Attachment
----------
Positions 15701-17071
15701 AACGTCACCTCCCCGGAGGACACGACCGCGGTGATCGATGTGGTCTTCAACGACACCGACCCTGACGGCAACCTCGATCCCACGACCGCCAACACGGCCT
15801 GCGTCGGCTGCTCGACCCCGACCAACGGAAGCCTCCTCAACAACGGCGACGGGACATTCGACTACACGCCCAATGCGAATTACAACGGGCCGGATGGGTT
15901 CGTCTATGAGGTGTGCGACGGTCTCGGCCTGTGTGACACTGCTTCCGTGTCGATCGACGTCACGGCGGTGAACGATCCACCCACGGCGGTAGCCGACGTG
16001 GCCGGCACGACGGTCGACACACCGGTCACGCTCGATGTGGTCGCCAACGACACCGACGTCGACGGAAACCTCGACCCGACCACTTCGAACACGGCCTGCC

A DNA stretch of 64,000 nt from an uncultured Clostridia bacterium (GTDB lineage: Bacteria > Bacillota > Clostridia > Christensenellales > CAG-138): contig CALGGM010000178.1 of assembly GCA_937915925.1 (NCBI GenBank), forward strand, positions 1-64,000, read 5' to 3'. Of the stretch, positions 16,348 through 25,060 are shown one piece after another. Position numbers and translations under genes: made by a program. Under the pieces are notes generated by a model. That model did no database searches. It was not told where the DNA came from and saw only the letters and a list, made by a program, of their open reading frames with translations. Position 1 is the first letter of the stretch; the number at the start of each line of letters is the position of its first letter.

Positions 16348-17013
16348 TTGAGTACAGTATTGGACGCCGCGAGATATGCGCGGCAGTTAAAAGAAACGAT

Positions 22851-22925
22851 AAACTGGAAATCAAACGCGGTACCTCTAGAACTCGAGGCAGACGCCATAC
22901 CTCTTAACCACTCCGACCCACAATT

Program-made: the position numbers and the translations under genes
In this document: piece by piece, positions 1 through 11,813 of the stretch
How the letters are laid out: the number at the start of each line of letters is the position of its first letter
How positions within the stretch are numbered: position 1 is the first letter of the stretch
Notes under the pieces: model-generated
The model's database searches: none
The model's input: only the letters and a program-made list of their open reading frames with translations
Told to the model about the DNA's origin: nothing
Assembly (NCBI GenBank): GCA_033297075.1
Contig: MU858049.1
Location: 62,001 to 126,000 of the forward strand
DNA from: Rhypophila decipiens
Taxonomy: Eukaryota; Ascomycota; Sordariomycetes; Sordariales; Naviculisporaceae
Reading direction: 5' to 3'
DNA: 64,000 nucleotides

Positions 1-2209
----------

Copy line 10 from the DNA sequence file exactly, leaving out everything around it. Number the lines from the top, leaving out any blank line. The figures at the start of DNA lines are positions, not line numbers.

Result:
22851 AAACTGGAAATCAAACGCGGTACCTCTAGAACTCGAGGCAGACGCCATAC